Version 6 (modified by jpolcher, 12 years ago) (diff)


Improvements of the Driver of ORCHIDEE

These improvements will concern first the specificities of the driver (its capacity to read forcing files), not its performances that will be improved hopefully by the use of the IOServer. The focus is mainly on the use of forcing files at a 6 or 3-hourly time resolution (such as re-analysis), for which the driver interpolates the meteorological fields to calculate half-hourly fields.


The driver of ORCHIDEE is expected to read forcing files with a very specific temporal structure. All time information are defined on UTC time. The fields read at a certain time step t in the NetCDF file correspond to:

  • the instantaneous value at t of scalar variables : Temperature, Wind Speed, Air Pressure and Specific Humidity.
  • the mean value between t and t+1 (or t-1 and t) for fluxes : Long and Short Wave incoming Radiation and the Precipitation.

The time interval represented by each variable needs to be documented in the netCDF file (see below).


  • Instantaneous fields and the Long-Wave Radiation are then linearly interpolated for each model time-step t' (typically 1/2 hour) based on the values available a t and t+1 with t < t' < t+1. Should we not change that for long-wave radiation so that we have one consistent procedure for scalars and another for fluxes ?
  • The Precipitation field is downscaled to model's temporal resolution using a step distribution function with one parameter (nb_spread, that is the number of half-hourly time steps over which we spread the precipitation). nb_spread can vary from 1 (all precipitations over a forcing time period (3 ou 6 hours) are put on the first model time step) to SPLIT_DT (number of integration time steps with a forcing time period, in that case, the precipitation are distributed uniformly). By default, nb_spread is set to 1. This default value is not appropriate for all climates and it would make sense to have typical values for various regions of the world (see thesis of T. d'Orgeval.).
  • The Short-Wave radiation is interpolated using a function distribution that corresponds to the solar angle distribution over a forcing time period and conserving the average flux for the [t,t+1] interval. Under low incidence angles this interpolation gives at times strange values, this needs to be checked and improved.

Add an explicit time information within the forcing files

As described above, the driver of ORCHIDEE is relatively rigid because it makes strict assumptions one temporal specification for the forcing files. At first, we do not expect to develop a more flexible driver but we would like to add explicit time information in the driver in order to avoid misuse. We suggest to add a time_bounds attribute to the time variables stored in the Netcdf forcing file according to the CM convention :

Each file will contain at least 2 time axes, one for the scalar variables and one for the flux variables. Each of the time axes will have its "time_bounds" variable in order to describe the interval each value describes.

Questions that remain:

  • How to implement in detail such a solution without perturbing too much the day-to-day usage of ORCHIDEE.
  • It would be most easily managed if we build a library of forcing files available to all at IPSL and which contains only forcing data sets with all the information.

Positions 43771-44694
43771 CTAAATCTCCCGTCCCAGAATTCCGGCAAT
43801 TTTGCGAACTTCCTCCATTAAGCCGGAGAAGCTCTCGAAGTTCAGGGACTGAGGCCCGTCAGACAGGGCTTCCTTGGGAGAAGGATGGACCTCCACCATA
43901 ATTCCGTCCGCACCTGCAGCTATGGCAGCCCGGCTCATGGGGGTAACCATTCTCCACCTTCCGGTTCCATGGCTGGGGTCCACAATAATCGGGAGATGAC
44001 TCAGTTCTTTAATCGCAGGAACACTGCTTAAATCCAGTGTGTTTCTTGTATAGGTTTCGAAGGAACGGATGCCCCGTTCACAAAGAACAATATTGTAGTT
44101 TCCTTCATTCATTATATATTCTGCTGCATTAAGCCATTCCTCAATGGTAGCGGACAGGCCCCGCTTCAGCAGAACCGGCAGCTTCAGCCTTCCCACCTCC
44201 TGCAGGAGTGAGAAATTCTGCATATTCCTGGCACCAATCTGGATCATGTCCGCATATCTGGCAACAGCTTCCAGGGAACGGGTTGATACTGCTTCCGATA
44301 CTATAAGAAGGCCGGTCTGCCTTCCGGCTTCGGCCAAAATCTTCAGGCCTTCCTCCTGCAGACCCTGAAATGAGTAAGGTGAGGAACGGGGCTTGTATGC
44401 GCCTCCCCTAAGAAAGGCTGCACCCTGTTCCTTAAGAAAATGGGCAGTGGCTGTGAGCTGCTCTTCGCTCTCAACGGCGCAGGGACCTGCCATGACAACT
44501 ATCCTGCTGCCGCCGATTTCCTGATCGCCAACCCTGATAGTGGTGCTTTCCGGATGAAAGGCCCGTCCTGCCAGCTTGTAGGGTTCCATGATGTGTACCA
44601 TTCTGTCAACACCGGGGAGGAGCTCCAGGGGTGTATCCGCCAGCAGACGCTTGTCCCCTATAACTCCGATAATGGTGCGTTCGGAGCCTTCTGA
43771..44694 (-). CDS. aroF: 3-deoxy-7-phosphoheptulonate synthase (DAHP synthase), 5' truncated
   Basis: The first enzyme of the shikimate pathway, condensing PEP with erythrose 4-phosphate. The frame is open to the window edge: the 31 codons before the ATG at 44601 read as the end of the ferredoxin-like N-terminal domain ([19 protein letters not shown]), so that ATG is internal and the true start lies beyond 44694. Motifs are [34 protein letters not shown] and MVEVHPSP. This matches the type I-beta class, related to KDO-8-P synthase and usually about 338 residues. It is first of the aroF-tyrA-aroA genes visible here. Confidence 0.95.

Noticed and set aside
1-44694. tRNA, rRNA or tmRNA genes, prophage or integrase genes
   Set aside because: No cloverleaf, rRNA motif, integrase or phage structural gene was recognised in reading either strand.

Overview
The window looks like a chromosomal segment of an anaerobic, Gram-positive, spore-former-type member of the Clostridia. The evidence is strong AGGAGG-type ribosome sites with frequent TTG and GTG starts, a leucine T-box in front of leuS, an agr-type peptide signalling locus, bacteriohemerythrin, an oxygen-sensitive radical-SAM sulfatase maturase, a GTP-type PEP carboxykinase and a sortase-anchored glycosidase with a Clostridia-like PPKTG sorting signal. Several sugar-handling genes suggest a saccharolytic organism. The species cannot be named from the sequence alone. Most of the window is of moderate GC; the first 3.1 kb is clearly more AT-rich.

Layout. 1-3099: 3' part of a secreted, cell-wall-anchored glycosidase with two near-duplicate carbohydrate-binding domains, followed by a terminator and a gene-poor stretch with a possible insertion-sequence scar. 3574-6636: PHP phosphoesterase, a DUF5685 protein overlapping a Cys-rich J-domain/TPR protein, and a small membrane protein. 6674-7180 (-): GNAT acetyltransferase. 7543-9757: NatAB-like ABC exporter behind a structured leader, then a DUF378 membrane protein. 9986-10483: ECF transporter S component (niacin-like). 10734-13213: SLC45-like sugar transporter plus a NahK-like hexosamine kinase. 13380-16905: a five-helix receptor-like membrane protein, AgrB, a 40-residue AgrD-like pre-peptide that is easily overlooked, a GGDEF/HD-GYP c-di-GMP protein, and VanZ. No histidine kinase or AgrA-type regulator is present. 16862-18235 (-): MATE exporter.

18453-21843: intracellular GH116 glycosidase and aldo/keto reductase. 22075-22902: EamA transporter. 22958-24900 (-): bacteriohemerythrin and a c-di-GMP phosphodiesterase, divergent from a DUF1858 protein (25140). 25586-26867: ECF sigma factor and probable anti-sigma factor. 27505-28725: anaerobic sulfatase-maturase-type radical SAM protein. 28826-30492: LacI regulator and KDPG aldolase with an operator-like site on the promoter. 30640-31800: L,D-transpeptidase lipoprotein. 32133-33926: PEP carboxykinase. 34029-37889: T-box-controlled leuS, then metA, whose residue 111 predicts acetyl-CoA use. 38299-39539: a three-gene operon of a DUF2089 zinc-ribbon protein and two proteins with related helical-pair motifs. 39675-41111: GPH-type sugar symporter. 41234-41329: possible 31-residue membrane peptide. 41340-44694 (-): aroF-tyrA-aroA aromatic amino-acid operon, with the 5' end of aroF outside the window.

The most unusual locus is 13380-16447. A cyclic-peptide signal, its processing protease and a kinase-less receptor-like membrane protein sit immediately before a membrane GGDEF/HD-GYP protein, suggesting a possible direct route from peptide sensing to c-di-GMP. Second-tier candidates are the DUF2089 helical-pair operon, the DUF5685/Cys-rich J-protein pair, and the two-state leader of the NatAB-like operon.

• Should we try to support old and incomplete forcing files and for how long ?
  • The improved driver should use all the extra time information in the forcing files but this might require some changes to IOIPSL.

Restart the last forcing time step read

As the driver is built now, the first time step read (for the Temperature for instance) is valid for t+1. This means that for a yearly file at a 6-hourly time resolution, the first temperature read is for "1-JAN 06:00".
For a simulation starting from scratch (no restart), the driver uses the first value for the second day ("2-JAN 00:00") in order to interpolate with the first one readed (and to calculate half-hourly values between "1-JAN 00:00" and "1-JAN 06:00". At the end of a simulation, the last forcing file read is not written in the restart file of the driver.
When we perform monthly runs using a yearly forcing file, it is managed within the driver to use the appropriate time step in the forcing file but when we perform yearly runs using a yearly file, we process as for a run starting from scratch (while we could use the last values read during the last run).
We suggest to restart the last time step read of the meteorological variables in order to be make possible this.

Once the improved driver knows about the time interval over which the forcing is valid, then we can test if the restart date is correct and we can dump the next restart at the end of the time interval.

Remove the reading of the watchout files

In ORCHIDEE, there is the possibility to write in an output file, the meteorological fields used during the simulation. It is a feature useful when doing a coupled simulation (ORCHIDEE coupled to LMDz) in order to be capable to re-use this 'forcing' in off-line mode. These output files are named WATCHOUT files. These WATCHOUT files are not based on the same template than the standard forcing files read by ORCHIDEE.
Consequently, there are specific reading for these WATCHOUT files.
We suggest to :

  • either generate the WATCHOUT files in ORCHIDEE under the format than a standard forcing file
  • or, develop a specific tool that convert the WATCHOUT file into the same format than a standard forcing file. This tool will be launch as a pre-treatment.

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